presenting the idea of a restorative economy. He
restorative economy tries to achieve a market in
which every transaction provides constructive feedback
to the commons, as opposed to what we know today, when
virtually every act of consumption causes degradation
and harm." Paul goes on to say that, "Competition
in the marketplace should not be between a company
wasting the environment versus one that is trying to
save it. Competition should be between companies
which can do the best job in restoring and preserving
the environment, thereby reversing historical price and
cost incentives of the industrial system that
essentially send the wrong signals to consumers."
My opinion is that
green marketers have a primary responsibility to help
consumers make sustainable choices. We need to
tell it like it is for what we do, and also provide
accurate comparisons of the environmentally
unsustainable impacts of alternative products and
services which have an apparent price advantage because
the companies who sell these products do not internalize
the environmental costs. Read Eric Davidson's book
"You Can't Eat GNP - Economics As If Ecology Mattered."
It does matter.
Regarding the 5
P's of marketing, this is big company ad agency
lingo. The 5 P's can be useful if your motives are
earnest and ethical. I will paraphrase the 5 P's
for the automotive industry. They are:
Tell your customers why they should do business
best engineered = professional grade. You
deserve the best gas guzzler.
Package and present your services to generate
interest and response from qualified prospects.
Conquer the last
remaining wilderness in your Bummer, which is really
important because you live in Manhattan and have the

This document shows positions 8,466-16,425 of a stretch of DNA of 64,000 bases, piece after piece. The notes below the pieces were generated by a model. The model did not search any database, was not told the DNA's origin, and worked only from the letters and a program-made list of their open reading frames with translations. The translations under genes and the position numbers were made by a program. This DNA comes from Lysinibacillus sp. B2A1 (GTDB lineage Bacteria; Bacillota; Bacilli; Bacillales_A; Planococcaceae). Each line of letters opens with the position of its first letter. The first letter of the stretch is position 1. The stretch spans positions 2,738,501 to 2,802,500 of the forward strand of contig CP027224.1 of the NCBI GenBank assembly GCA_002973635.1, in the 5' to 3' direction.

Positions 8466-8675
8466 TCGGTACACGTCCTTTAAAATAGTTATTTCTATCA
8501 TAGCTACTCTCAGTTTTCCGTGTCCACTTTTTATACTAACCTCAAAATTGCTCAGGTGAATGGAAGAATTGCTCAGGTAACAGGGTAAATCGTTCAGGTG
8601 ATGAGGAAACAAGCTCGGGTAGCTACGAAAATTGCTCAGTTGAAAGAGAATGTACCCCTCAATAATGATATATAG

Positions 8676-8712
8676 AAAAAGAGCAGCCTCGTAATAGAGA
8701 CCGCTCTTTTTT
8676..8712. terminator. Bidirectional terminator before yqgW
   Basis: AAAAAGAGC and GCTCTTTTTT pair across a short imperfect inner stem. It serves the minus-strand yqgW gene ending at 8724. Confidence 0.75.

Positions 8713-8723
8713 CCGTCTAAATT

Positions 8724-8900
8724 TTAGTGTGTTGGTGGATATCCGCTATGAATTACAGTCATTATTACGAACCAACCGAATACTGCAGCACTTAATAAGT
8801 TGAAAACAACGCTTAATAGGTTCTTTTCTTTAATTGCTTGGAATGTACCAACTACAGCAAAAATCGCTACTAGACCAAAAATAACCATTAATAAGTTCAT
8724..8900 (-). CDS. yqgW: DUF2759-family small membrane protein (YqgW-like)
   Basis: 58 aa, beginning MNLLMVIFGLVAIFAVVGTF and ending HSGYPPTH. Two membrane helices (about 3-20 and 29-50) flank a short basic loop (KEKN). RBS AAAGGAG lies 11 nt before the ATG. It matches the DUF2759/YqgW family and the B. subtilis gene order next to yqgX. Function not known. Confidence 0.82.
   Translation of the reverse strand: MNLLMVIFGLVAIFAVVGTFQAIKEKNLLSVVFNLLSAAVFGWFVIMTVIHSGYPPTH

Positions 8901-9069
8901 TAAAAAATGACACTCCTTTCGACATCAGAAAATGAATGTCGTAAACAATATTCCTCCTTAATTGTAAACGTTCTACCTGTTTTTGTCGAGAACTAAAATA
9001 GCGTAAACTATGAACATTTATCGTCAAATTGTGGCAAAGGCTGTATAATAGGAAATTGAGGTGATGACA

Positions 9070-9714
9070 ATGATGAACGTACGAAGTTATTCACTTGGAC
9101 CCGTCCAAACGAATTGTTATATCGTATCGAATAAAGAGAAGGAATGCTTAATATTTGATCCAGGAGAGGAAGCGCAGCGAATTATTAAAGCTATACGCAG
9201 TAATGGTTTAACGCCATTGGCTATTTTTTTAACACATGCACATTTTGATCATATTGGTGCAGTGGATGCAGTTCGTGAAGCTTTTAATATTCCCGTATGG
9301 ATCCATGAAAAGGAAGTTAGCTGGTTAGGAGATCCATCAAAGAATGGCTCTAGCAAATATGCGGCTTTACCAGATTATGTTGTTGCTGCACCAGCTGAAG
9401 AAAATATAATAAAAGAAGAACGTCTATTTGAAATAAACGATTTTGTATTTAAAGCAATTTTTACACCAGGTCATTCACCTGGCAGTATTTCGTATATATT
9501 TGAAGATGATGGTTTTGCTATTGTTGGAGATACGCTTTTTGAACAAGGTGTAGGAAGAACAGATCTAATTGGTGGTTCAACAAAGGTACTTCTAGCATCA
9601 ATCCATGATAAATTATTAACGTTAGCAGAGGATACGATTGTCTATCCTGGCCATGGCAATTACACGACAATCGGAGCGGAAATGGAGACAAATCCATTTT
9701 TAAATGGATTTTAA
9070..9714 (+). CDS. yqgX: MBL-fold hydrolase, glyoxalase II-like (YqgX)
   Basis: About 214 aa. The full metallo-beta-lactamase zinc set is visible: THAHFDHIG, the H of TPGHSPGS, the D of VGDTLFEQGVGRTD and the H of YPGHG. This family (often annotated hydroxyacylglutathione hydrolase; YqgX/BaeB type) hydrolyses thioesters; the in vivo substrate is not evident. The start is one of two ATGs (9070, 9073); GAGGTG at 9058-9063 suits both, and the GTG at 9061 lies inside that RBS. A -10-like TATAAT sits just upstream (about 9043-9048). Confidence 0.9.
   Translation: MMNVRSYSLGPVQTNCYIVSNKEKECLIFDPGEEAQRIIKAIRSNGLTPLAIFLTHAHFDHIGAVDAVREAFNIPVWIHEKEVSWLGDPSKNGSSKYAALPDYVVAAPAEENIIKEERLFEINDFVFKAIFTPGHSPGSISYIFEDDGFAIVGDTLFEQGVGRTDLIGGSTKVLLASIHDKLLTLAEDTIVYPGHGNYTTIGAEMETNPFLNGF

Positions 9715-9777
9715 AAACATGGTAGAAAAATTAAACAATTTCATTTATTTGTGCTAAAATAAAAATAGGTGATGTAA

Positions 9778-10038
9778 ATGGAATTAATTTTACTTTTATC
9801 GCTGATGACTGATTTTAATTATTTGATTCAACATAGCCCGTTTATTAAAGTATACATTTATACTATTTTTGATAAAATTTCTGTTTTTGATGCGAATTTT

credit to afford the fleece payments. Be safe
from mortar attacks (optional extra cost upgrade
Think advertising, linguistic framing, selling the
You deserve this car because it is red, goes
really fast and has poor test crash ratings.
Have fun while it lasts and we will send flowers.
Tell them whatever it takes to get the sale,
including manipulation that is not good for the
consumer or the planet.
Zero to 60 in under 6 seconds, which is really
useful for the daily commute in bumper to bumper
traffic and for driving fast in both lanes of a
winding two lane road (professional driver - closed
course - don't try this yourself.)
Keep clients coming back, referring others.
This one I can agree with for the right product or
service. But not the way they do it.
If our quality was
excellent, we would not advertise Mrs. Goodwench or
Regarding the 7
P's of project success: Proper prior planning
prevents piss poor performance. This is
Stick with Ron's 7
R's, this is the direction we must be headed.
There is no sustainable alternative.
If you would like to educate yourself
about the urgent need for sustainable business
practices, buy and read my friend and client Lester
Brown's books "Plan B 3.0" and "Outgrowing the
Earth" at the
Earth Policy Institute.